Zillow, Yelp: Mobile Search Contributing To Earnings

Home buyers are going mobile, pushing up revenue for companies like Zillow. During the company's Q4 2014 earnings, the company reported visits to Zillow via a mobile device rose 57% year-over-year. In December 2014, 420 million homes were viewed on Zillow via a mobile device, which equates to 157 homes per second. Nearly two-thirds of Zillow's visits come from a mobile device, and on weekends the percentage rises to more than 70%. 

"Simply stated, 2014 was a remarkable year for Zillow with record revenue, record mobile usage and record Premier Agent advertiser revenue," said Spencer Rascoff, Zillow CEO, in a prepared statement.

Zillow's New York City marketplace, StreetEasy, also gained record annual revenue for 2014, from significant annual growth in mobile and Web traffic, listings page views, and contacts delivered to brokers. 

The company on Friday announced during its Q4 earnings report its acquisition of Trulia will close Tuesday. In July last year, Zillow announced it would acquire its competitor Trulia for a price then valued at about $3.5 billion in stock. The acquisition is now valued closer to $1.8 billion.



In December 2014, Zillow announced that it had pushed the date back to Feb. 15 to satisfy an FTC request for information. Since then, the FTC closed its investigation, pushing the acquisition forward. The company made the announcement during its earnings report, reporting revenue rose 65% to $325.9 million in Q4 2014, up from $197.5 million in 2013.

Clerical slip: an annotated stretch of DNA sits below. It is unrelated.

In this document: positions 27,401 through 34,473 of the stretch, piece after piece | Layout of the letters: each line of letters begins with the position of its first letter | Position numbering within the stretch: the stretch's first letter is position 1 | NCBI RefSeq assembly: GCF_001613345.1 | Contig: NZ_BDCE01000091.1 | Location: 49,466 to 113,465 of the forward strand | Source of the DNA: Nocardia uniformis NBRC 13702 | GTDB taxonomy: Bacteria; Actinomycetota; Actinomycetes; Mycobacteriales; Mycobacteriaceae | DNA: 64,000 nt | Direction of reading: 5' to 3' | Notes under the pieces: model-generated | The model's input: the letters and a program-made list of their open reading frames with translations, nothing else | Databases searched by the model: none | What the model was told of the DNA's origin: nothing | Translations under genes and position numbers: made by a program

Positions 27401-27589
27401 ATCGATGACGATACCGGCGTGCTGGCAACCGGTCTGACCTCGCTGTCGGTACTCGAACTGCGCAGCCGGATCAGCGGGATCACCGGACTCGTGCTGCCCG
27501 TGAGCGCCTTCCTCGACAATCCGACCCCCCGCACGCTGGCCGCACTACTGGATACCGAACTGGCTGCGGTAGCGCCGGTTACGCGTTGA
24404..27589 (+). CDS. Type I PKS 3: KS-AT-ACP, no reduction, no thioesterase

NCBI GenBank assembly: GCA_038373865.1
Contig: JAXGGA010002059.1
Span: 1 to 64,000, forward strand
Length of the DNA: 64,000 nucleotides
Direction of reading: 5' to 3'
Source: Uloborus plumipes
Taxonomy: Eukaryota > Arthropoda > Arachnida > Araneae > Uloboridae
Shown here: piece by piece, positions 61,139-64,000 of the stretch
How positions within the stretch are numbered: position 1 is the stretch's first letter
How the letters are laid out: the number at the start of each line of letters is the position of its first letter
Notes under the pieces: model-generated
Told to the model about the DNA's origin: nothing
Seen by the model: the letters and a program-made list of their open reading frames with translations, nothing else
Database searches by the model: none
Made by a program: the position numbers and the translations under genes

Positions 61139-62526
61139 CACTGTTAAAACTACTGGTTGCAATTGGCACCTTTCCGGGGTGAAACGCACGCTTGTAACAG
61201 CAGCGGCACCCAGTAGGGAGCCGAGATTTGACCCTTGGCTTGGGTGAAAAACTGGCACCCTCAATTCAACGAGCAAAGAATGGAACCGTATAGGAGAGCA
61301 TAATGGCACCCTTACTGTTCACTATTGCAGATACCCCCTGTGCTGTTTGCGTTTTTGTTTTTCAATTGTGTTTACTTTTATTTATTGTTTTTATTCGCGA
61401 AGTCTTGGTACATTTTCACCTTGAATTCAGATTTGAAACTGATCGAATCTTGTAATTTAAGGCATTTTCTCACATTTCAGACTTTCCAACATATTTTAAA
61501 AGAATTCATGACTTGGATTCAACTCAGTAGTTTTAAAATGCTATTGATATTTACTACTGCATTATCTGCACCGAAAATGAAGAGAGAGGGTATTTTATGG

About 89% of new home shoppers use a mobile search engine to research information, per data from WebsiteBox.

The company's research found one in four users visit Web sites with mobile devices. Of those users, about 75% use smartphones and 25% use tablets.

Zillow is only one example of a service company gaining quarterly revenue from mobile search trends. Last week, Jeremy Stoppelman, CEO at Yelp, speaking at the Goldman Sachs' Technology and Internet Conference Tuesday, said mobile search continues to help Yelp gain revenue from services.

Stoppelman said consumers are more engaged when they start searches on the Yelp app, compared with those starting on a search engine such as Google or Bing. Users look at many more pages when starting from the app. Yelp estimates about 65% of searches are done on mobile devices, and more than 50% of ad impressions are served on mobile.

"Broadening consumer awareness … and driving mobile app downloads have the potential to improve YELP's positioning and business … by lessening its dependence on Google," wrote Tom White, analyst at Macquarie Securities in a research note. "However, the timing of the spending ramp (following recent GOOG pressure and new competing products from FB) casts the decision in a more defensive light."

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